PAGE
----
By placing weather stations and scientific instrument on the tabular icebergs, the ICETREK team helps scientists around the world to study an 'accelerated' breakup of an ice mass, that would otherwise take decades to wait for important data. These floating stations will resolve importance of basal melting versus surface pond melting and fracturing in ice breakup. Combined with information gathered by glaciologists and climatologists using data collected by land, sea and satellite, scientists hope to gain a better understanding of the cryosphere and the eventual impact on humanity.

As these icebergs slowly disintegrate from the forces in the South Atlantic, the AMIGOS stations will meet their ultimate fate at the bottom of the ocean, having briefly served as paladins of science.



1. The ICETREK team includes glaciologists Pedro Skvarca (Institutio ntartico rgentino) and Ted Scambos (University of Colorado), Automatic Weather station specialist Jonathan Thorn (University of Wisconsin), video/computer systems expert Ron Ross (Stanford University), expert mountaineer Rob Bauer (University of Colorado), and mechanical engineer Juan Carlos Quinteros.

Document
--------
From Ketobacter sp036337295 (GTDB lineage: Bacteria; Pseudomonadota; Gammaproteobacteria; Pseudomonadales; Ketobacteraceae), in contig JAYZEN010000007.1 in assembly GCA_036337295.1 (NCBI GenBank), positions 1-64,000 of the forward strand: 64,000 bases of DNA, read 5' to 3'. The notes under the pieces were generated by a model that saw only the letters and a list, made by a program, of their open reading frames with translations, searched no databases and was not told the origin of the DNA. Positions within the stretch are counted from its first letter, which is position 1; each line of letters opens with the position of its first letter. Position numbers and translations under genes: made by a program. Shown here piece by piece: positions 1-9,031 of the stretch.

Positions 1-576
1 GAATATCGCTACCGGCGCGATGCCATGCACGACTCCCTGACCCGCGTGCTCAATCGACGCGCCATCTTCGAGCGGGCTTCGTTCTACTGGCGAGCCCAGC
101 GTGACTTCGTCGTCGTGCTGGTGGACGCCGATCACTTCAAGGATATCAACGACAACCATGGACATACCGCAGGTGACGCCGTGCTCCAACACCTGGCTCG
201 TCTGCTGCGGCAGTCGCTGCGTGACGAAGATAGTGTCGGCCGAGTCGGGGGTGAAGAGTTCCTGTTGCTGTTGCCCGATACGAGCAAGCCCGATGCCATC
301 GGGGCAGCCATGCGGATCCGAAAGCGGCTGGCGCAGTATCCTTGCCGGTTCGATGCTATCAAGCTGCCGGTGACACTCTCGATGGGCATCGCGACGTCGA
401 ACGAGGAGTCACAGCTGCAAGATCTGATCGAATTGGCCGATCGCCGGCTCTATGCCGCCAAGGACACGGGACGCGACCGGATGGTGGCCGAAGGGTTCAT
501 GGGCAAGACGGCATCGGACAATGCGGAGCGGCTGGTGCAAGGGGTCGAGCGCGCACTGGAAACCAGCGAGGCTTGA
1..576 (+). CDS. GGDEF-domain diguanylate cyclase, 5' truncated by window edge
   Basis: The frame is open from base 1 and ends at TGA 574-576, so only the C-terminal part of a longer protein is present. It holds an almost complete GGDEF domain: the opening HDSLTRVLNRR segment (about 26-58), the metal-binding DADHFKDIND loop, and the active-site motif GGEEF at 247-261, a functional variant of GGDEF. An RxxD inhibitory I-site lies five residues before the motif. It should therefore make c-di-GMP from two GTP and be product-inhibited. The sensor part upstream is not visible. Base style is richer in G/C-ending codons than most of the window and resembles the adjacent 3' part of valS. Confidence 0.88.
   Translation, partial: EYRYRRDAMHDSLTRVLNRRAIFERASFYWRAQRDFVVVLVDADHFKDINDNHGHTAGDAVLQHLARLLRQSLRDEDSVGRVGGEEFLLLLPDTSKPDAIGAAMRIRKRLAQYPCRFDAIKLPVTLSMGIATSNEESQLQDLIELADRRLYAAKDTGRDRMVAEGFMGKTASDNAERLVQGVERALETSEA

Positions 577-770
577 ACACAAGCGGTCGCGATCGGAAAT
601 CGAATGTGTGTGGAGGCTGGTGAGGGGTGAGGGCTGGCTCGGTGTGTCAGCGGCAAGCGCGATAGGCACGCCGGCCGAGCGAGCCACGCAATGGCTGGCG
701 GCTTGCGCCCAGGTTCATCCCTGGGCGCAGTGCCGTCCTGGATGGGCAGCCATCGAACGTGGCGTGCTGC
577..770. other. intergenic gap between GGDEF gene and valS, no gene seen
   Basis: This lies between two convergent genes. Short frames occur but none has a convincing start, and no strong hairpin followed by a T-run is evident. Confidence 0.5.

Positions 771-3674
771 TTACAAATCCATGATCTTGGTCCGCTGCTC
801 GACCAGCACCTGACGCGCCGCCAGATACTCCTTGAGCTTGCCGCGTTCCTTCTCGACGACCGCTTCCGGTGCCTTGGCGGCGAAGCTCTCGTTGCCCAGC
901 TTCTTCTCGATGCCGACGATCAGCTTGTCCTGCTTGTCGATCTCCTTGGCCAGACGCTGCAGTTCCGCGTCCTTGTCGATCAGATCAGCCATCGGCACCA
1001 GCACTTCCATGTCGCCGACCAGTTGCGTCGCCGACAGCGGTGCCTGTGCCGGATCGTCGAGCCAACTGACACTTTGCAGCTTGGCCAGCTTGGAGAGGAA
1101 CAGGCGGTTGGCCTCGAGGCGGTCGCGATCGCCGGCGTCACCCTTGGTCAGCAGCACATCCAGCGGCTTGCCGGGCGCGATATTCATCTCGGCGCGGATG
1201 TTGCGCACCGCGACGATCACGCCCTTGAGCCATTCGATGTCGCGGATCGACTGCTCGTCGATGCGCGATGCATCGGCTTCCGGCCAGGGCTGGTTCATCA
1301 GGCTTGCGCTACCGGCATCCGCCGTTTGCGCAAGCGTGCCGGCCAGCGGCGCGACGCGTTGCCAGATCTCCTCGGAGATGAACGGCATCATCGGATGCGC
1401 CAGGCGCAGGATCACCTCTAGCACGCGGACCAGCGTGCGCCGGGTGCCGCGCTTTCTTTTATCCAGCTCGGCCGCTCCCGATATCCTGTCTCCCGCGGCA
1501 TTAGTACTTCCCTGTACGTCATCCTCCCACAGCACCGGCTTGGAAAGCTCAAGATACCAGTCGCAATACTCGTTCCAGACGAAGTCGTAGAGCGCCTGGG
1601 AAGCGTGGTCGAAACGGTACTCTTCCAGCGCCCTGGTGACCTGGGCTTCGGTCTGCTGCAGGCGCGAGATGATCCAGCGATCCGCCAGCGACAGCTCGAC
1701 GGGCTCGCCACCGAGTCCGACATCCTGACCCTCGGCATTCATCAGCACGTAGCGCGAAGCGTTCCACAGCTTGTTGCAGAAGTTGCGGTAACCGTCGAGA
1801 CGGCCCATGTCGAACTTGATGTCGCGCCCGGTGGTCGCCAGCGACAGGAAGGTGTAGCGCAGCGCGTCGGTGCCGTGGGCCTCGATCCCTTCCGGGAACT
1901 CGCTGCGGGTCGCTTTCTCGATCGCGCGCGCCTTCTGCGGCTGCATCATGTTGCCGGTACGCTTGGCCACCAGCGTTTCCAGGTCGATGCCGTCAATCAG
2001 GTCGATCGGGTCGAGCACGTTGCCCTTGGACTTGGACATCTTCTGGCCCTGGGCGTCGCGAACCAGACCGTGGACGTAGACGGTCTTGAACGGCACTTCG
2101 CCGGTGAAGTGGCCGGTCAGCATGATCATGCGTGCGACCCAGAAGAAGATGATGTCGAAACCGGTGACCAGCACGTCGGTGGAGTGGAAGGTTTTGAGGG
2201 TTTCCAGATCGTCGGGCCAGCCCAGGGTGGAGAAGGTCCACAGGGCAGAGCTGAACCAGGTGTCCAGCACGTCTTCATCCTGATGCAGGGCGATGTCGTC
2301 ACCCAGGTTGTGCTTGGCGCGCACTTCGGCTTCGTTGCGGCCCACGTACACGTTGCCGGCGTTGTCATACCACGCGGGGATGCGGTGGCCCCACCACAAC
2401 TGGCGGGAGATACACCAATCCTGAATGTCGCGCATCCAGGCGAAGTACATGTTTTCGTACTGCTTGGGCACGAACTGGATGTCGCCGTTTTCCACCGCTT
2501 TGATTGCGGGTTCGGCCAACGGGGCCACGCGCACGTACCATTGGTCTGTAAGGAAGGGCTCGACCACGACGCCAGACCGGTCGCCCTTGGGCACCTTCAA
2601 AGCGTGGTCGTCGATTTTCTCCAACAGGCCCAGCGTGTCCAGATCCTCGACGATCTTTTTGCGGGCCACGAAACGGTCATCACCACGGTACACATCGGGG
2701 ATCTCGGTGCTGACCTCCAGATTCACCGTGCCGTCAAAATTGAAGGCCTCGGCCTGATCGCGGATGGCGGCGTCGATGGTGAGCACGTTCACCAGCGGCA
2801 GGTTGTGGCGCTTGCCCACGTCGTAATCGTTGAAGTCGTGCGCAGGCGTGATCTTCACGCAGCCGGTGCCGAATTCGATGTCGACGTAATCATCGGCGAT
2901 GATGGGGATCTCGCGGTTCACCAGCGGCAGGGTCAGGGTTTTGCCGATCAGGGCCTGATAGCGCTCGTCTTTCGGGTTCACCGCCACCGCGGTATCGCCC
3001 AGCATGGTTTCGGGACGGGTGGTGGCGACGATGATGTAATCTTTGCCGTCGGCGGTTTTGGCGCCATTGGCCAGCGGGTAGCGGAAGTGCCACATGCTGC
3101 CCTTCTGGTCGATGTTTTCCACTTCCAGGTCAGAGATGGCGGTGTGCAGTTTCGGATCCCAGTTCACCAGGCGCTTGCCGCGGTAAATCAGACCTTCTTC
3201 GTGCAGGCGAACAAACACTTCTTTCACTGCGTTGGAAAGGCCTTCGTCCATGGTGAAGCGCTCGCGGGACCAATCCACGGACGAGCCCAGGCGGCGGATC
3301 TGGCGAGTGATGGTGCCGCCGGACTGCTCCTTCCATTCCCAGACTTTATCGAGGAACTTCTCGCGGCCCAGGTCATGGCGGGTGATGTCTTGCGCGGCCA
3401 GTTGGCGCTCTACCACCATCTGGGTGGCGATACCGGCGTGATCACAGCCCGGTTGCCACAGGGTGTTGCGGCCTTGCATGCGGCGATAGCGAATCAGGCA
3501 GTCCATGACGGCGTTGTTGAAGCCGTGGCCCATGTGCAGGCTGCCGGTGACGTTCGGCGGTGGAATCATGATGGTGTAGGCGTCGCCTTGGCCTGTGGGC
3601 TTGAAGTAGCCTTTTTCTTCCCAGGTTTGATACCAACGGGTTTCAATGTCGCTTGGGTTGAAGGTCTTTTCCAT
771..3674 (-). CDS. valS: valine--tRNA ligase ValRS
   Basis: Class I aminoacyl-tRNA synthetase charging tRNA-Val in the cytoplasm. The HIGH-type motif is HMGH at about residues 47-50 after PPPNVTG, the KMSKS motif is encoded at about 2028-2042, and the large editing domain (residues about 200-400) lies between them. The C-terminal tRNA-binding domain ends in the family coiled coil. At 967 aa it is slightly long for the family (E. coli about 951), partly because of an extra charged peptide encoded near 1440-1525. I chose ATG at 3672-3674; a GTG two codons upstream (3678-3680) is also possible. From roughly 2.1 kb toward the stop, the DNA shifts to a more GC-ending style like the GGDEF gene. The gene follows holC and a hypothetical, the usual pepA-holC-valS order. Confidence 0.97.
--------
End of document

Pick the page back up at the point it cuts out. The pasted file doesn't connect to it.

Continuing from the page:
2. ICETREK Mission Log (2006) http://nsidc.org/icetrek/log.html

3. Baez, J. “Temperatures” (2006) http://mathurcr.edu/home/baez/temperature/temperature.htm

4. “West Antarctic Ice Sheet: Waking the sleeping giant” (2006) http://www.innovations-report.de/html/reports/earth_scinces/report-55525.html

5. British Antarctic Survey (2005, February 28). “Antarctica Ice Shelf Retreats Happened Before” ScienceDaily (http://www/sciencedaily.com/releases/2005/02/050224115901.htm)

6. Henderson, Mark (2006) TimesOnline, “London 'under water by 2100' as Antarctica crumbles into the sea.” March 24, 2006

7. Otto-Bliesner, Bett L., Marshall, Shaw J.; Overpecic, Johnathan, T,; Miller, Gifford, H and Hu, Aixue (24 March 2006) “Simulating Arctic Climate Warmth and Icefield Retreat in the Last Interglacial”. Science 311 (5768: 1751-1753, doi 10.1126/science, 120808

8. Lake Vostok lies roughy two miles below the Antarctic Ice Sheet. It is the size of Lake Ontario and 3,000 feet deep. Scientists believe that its waters have been isolated from sunlight and the atmosphere for millions of years.

9. Fricker, H.A.; Scambos, T,; Bindscladler, R. and Padman, L. (2007). “An active subglacial water system in West Antarctica mapped from space.” Science, 315: 1544-1548